Hollywood Studios Agree to Settle Piracy Lawsuit With Dragon Box

Hollywood Studios Agree to Settle Piracy Lawsuit With Dragon Box

Last year, several major Hollywood studios, Amazon, and Netflix filed a lawsuit against Dragon Media Inc, branding it a supplier of pirate streaming devices.

Under the flag of anti-piracy group ACE, the companies accused Dragon of using the Kodi media player in combination with pirate addons. As such, the company facilitates mass copyright infringement, it was argued.

Dragon Box swiftly responded to the allegations by halting its sales. The company later decided to change its business model, moving from a Kodi-addon platform to a subscription-based service called BlendTV.

The box vendor maintained that this was perfectly legal, but the copyright holders clearly disagreed. This prompted Dragon Box to halt its sales again.

That wasn’t the end though. Last month the boxes returned with yet another service called “My TV Hub.” According to the Hollywood studios, this service is not legitimate either. Growing tired of this “whack-a-mole” they asked the court to intervene.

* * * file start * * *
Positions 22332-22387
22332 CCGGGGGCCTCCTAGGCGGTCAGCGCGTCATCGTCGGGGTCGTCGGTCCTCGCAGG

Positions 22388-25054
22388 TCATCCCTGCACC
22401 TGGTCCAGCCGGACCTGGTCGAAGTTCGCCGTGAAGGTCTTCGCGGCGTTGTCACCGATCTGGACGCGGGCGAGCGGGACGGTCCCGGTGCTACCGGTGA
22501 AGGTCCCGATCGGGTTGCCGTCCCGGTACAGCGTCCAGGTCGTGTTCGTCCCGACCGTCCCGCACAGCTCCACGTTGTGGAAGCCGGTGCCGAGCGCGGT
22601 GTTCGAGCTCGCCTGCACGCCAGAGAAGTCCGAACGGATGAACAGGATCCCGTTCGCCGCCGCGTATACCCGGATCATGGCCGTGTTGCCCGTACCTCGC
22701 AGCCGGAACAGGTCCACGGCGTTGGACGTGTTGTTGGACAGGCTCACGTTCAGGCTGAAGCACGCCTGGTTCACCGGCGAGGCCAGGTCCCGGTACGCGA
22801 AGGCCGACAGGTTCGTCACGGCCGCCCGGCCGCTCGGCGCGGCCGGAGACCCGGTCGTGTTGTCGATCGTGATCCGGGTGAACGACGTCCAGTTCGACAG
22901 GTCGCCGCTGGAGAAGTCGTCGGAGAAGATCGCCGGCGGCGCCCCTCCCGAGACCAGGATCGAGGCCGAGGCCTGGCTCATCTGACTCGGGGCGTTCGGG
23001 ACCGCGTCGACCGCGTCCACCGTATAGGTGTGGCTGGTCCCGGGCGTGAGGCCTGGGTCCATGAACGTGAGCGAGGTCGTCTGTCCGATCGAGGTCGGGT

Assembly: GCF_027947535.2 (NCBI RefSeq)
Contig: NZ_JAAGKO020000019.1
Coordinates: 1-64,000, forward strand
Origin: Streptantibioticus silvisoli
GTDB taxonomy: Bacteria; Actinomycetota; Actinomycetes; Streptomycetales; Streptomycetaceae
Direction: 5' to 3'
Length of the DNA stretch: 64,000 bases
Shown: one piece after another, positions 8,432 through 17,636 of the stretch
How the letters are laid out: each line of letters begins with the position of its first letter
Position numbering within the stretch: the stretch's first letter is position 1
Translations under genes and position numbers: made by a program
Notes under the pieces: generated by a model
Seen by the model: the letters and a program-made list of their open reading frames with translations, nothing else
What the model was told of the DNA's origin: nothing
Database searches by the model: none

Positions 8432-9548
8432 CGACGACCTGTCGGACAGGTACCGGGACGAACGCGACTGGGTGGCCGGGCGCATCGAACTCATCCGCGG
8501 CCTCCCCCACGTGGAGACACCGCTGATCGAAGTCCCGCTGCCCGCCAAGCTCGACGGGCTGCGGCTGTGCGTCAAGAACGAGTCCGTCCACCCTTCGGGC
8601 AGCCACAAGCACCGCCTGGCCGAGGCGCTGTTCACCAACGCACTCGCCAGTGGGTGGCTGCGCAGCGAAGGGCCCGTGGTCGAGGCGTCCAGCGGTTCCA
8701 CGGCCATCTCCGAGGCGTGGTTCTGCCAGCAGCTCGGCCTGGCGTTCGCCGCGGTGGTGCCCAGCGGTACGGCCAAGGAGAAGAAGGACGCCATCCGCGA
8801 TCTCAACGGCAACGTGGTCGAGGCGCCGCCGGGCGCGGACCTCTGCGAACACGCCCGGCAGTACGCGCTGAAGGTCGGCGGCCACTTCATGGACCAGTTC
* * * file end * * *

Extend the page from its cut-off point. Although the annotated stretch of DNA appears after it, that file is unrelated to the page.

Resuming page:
The ACE members requested a preliminary injunction to halt the infringing activity. It appears, however, that this is no longer required. A few days ago, Dragon Box’s attorney informed the court that they’ve agreed to settle the matter.

“Defendants respectfully notify the Court that the parties have agreed in principle to settle the above-entitled case,” attorney Matthew J. Faust writes.

“At this time, the parties are in the process of preparing a settlement agreement and intend to file the documents related to the final disposition of the case within the next few days,” he adds.

The court responded to the filing by vacating all other hearings and deadlines that were on the docket. However, given the history of this case, it’s probably wise to wait until all paperwork is filed before marking it as resolved.

At the time of writing the Dragon Box website remains online. The boxes themselves are no longer listed for sale, but the site does link to a “Blend TV” subscription which prospective users can buy.

A spokesperson for ACE informed us that they would release more information on the matter in the near future. We will update this article when that arrives.

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Sweden’s Supreme Court Slashes Damages Against Pirate Site Operators

Sweden’s Supreme Court Slashes Damages Against Pirate Site Operators

After capturing an audience of millions of visitors since its launch in 2013, January 2015 saw the surprise shutdown of Sweden-based streaming site Dreamfilm.